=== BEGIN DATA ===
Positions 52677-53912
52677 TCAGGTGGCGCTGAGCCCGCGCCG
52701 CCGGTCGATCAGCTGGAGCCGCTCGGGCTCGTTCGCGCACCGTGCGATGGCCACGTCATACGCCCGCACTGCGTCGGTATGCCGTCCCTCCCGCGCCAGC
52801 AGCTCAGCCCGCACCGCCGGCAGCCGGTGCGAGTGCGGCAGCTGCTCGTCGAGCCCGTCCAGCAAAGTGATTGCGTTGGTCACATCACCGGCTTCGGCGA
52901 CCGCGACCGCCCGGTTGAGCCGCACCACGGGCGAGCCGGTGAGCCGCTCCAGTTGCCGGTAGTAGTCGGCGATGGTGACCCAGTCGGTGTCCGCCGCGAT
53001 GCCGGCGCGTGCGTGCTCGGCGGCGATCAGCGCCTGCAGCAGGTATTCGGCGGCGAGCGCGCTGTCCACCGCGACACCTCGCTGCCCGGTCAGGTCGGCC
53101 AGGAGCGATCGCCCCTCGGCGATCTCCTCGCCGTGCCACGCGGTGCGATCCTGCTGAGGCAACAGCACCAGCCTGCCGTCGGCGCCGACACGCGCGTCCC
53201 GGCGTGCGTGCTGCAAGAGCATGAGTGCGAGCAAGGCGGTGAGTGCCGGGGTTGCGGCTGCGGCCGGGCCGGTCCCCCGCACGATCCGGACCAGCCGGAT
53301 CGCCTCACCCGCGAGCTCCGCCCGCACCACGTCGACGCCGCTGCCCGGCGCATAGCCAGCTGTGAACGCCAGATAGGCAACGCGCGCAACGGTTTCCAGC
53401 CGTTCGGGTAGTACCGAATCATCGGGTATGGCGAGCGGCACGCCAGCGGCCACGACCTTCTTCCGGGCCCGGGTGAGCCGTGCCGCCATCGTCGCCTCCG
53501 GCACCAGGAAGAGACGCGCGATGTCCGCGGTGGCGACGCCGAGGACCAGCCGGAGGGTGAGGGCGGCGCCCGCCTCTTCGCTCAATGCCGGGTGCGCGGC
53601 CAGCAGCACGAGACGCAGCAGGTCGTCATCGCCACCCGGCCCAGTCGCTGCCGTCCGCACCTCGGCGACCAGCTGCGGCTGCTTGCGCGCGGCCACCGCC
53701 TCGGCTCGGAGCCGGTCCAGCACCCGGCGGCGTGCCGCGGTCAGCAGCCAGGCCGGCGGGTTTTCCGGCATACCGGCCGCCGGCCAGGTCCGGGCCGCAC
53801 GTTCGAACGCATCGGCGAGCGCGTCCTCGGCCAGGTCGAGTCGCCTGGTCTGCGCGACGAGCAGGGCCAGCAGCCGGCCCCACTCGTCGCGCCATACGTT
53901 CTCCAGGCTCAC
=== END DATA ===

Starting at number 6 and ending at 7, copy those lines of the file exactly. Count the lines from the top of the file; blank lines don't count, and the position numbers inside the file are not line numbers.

53001 GCCGGCGCGTGCGTGCTCGGCGGCGATCAGCGCCTGCAGCAGGTATTCGGCGGCGAGCGCGCTGTCCACCGCGACACCTCGCTGCCCGGTCAGGTCGGCC
53101 AGGAGCGATCGCCCCTCGGCGATCTCCTCGCCGTGCCACGCGGTGCGATCCTGCTGAGGCAACAGCACCAGCCTGCCGTCGGCGCCGACACGCGCGTCCC